Christmas is over. December has been filled with mulled wine and mince pies and more Christmas parties than you care to remember. New Year's champagne beckons and then we're into January. In between the leftover turkey, awkward family get togethers and Harry Potter reruns, the period between Christmas and New Year can be a time for reflection and resolutions.
The excess of the festive season leads many of us to resolve to 'get healthy' in the forthcoming year, among the changes we look to make drinking less often tops the list. Challenges like Dry January have risen in popularity over the last few years, with 16% of UK adults taking part in 2016.
2017 has been hailed the year that the sobriety movement will hit the mainstream, the prejudice towards not drinking is slowly fading, with more and more people choosing to drink mindfully and one in five UK adults (including myself) taking Dry January a step further and choosing to be teetotal all year round.
If Dry January is on your to do list for 2017, these four tips will help get you through the month whilst enjoying it.
1. Understand what makes you want to drink
Our relationship with alcohol can be emotional. Awareness is key. We drink alcohol when we're celebrating or commiserating, to relax and when we want to get the party started; so it's natural to feel deprived when you first remove it from your life (even when it's for a short period of time).
To enjoy your Dry January experience, and to stick to it, start to notice when it is you feel like you're really missing out. Is it when you're stressed out at work and want to relax? Or when you want to celebrate your new job? Once you've noticed why you want to drink, it's easier to switch it out with another activity. Take a bath to relax and celebrate a new job with a lie in or a nice meal out instead.
2. Plan your drinks in advance
Whilst January tends to be quieter than other months, there will be occasions when you're due a meal out or a birthday celebration in the pub with your friends. Don't feel like you have to avoid it because you're not drinking but plan what you're going to drink in advance to steer clear of temptation. Lot's of pub's and restaurants have a variety of alcohol free drinks these days, you can check out their menu's beforehand to decide what you'll drink before you get there and if you're London based Club Soda can recommend the best Pub's for booze free drinking and encourage you to embark on a Mindful Drinking Pub Crawl.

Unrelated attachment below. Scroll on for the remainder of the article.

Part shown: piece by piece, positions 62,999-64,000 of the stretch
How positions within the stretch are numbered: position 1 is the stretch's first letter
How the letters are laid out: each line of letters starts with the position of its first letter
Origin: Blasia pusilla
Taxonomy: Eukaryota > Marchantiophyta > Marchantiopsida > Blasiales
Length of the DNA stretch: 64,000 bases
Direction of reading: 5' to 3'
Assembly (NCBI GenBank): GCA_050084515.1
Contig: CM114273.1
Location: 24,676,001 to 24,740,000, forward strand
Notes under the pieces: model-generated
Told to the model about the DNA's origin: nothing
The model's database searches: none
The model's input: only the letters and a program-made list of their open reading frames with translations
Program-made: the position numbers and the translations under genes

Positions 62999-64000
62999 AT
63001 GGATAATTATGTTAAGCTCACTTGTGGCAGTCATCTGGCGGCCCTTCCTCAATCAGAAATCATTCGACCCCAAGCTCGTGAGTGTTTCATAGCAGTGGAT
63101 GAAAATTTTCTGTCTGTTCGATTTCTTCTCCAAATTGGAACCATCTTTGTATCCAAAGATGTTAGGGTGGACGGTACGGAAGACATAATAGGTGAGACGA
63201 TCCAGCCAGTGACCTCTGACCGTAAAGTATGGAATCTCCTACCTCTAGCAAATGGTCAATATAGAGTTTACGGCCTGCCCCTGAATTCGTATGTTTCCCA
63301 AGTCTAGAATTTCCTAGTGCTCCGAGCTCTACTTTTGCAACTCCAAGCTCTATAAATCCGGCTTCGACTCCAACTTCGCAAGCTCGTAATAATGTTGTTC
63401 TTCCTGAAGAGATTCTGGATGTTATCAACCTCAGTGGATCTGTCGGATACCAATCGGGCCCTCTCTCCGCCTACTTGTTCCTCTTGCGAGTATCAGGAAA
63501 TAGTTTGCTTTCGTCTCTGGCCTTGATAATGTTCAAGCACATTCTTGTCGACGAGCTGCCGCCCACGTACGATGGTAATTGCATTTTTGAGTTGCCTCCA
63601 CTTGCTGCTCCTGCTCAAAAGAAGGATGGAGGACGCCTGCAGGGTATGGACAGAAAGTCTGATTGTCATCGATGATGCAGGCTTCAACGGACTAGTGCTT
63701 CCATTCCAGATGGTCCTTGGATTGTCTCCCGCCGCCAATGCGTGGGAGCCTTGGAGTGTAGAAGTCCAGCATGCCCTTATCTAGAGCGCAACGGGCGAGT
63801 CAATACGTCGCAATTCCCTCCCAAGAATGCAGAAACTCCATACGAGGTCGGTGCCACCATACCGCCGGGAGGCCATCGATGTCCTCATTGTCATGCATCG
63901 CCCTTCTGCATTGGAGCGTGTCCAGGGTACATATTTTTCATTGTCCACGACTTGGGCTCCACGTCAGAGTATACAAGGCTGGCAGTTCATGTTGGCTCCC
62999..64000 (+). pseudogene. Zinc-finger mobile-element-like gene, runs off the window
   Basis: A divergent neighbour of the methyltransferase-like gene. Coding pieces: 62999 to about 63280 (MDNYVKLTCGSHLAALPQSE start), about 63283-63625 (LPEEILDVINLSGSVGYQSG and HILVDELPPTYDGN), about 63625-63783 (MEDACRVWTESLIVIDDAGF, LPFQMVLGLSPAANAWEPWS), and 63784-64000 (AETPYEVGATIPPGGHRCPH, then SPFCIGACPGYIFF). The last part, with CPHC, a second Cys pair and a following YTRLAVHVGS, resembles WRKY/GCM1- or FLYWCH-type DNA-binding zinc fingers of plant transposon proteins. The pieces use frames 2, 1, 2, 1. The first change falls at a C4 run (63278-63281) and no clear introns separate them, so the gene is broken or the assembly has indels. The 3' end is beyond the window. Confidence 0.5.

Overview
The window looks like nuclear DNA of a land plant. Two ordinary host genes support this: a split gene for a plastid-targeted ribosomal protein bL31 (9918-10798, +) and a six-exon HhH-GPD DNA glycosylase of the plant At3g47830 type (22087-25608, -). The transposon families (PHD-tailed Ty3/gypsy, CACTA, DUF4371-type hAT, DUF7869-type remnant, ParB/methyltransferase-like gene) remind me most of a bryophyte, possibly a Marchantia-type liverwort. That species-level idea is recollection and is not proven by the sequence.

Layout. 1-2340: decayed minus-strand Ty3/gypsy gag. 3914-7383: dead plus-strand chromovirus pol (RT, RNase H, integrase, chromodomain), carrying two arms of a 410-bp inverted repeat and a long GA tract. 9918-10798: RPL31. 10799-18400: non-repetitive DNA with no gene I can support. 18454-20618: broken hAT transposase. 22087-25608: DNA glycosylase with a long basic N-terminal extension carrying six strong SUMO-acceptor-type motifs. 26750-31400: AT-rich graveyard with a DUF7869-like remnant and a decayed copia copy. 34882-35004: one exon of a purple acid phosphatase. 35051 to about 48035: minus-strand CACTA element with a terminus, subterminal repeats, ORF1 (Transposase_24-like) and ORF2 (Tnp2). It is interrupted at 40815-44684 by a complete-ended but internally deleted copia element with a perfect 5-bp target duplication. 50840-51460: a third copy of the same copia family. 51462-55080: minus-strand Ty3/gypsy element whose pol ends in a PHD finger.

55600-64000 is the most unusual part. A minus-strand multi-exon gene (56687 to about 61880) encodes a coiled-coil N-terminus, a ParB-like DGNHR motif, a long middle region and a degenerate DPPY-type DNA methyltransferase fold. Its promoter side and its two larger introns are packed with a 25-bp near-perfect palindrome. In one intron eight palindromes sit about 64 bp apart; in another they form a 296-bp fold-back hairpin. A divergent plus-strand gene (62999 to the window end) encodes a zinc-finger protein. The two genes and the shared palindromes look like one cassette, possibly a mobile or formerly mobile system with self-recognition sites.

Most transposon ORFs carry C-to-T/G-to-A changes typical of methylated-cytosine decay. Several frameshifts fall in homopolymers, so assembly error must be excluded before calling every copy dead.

3. Reach out for support
January is a great time of year to be on the wagon as most people will be trying to improve their lives in some way (and lots of people you know may be doing Dry January too). If your friends and family don't get it, there are lots of online resources and private Facebook groups for you to turn too. Saying no to drinks can be hard but remember why you decided to embark on the Dry January challenge, and check in with friends or online groups regularly. They will help you keep yourself accountable and celebrate your achievements. If you don't know where to start looking, One Year No Beer have a very active Facebook group where you can check in for support or advice regularly, and if you fancy going a step further in your Dry January resolution they also offer a 90, or 365 day challenge...
4. Reward yourself
Celebrate the small wins. Stayed sober on your best friends birthday? Said no to a pint at the pub and opted for a Becks Blue? That's awesome, go you! Waking up without a hangover can be even more refreshing the month after Christmas so make plans to do things you enjoy. Been saying you want to try rock climbing, now's the time to book it! Always wanted to watch Breaking Bad? Treat yourself to a night (or seven) in and watch the boxset. Not drinking can gain you a lot of time and save you a lot of money, if you average £50 a week on two nights out you've saved £200 in a month of not drinking! Reward yourself by spending the money you've saved and/or enjoying your hangover free mornings.
Inspired to drink less and do more? Check out my blog: Girl and Tonic